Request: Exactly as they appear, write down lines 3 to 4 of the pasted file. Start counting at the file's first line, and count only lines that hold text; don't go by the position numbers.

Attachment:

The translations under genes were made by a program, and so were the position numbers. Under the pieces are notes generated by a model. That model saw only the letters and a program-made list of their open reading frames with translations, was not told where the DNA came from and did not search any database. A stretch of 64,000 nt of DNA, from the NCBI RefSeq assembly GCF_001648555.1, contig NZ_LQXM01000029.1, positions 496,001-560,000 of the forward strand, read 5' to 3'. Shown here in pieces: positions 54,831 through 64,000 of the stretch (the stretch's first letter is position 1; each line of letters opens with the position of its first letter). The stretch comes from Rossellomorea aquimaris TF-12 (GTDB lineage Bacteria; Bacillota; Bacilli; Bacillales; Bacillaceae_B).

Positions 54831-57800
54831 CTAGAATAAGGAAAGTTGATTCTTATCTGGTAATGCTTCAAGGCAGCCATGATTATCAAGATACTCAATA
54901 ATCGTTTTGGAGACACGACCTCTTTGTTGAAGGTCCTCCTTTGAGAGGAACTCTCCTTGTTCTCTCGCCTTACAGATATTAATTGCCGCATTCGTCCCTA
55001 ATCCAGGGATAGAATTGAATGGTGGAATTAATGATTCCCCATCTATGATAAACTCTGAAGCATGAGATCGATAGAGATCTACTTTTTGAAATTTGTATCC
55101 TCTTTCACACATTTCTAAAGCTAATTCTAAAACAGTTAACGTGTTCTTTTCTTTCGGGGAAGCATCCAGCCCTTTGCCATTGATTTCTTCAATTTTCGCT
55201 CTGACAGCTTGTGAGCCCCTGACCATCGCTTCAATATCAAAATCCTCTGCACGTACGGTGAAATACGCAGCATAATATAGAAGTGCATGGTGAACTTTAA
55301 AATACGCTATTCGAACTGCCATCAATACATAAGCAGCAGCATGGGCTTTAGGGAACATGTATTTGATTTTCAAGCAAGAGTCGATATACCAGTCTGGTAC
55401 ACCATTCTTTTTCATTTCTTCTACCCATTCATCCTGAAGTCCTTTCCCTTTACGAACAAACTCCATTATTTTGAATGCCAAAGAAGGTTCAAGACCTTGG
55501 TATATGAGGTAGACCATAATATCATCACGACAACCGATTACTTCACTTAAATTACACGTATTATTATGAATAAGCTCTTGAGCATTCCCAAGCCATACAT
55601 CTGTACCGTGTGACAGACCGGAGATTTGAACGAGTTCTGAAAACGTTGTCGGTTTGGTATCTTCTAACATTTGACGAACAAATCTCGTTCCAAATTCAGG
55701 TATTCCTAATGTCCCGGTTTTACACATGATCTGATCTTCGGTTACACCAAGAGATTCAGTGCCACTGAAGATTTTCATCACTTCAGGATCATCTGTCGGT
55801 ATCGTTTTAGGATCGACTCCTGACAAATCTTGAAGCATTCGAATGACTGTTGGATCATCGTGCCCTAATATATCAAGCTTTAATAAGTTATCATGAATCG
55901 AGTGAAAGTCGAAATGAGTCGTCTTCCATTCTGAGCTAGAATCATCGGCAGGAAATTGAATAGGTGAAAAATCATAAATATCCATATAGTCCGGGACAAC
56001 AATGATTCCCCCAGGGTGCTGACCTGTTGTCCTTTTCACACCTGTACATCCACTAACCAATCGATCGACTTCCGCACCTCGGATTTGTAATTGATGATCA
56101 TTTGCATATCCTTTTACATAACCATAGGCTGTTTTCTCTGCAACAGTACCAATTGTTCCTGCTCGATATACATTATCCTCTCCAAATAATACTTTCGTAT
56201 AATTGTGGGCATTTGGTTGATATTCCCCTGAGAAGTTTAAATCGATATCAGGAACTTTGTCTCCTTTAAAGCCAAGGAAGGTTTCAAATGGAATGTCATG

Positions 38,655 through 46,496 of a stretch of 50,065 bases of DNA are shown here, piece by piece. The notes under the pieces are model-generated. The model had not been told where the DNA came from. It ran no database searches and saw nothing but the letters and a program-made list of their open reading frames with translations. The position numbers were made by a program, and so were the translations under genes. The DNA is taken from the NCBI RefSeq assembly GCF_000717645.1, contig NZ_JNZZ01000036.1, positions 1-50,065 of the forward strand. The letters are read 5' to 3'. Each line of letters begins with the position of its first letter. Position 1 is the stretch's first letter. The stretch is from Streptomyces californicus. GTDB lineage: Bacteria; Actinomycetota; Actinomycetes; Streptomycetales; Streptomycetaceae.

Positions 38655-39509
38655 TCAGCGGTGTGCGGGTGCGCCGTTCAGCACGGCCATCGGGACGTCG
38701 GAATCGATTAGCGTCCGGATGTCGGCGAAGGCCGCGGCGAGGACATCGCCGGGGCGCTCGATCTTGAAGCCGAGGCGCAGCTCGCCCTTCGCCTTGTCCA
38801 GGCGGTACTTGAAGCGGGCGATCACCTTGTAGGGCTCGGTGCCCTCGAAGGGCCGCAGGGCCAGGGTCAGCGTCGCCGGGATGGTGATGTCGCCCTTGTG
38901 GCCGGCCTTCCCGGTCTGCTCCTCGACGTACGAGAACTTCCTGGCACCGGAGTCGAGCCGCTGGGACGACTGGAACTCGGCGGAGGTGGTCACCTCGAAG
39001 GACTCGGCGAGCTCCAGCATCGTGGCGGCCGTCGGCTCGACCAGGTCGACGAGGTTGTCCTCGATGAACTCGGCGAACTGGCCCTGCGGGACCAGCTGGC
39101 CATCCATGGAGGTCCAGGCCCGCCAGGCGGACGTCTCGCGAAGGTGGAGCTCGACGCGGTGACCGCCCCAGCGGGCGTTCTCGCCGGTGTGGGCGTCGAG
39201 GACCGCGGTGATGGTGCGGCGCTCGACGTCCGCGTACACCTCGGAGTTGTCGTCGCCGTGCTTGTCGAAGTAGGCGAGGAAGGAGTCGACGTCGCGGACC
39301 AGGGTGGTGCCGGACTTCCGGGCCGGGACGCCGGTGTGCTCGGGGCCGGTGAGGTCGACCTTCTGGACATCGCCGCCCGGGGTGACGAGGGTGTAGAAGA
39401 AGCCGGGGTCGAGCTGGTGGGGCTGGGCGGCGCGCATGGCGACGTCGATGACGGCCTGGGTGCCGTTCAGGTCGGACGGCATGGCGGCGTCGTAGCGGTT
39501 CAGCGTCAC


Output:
54831 CTAGAATAAGGAAAGTTGATTCTTATCTGGTAATGCTTCAAGGCAGCCATGATTATCAAGATACTCAATA
54901 ATCGTTTTGGAGACACGACCTCTTTGTTGAAGGTCCTCCTTTGAGAGGAACTCTCCTTGTTCTCTCGCCTTACAGATATTAATTGCCGCATTCGTCCCTA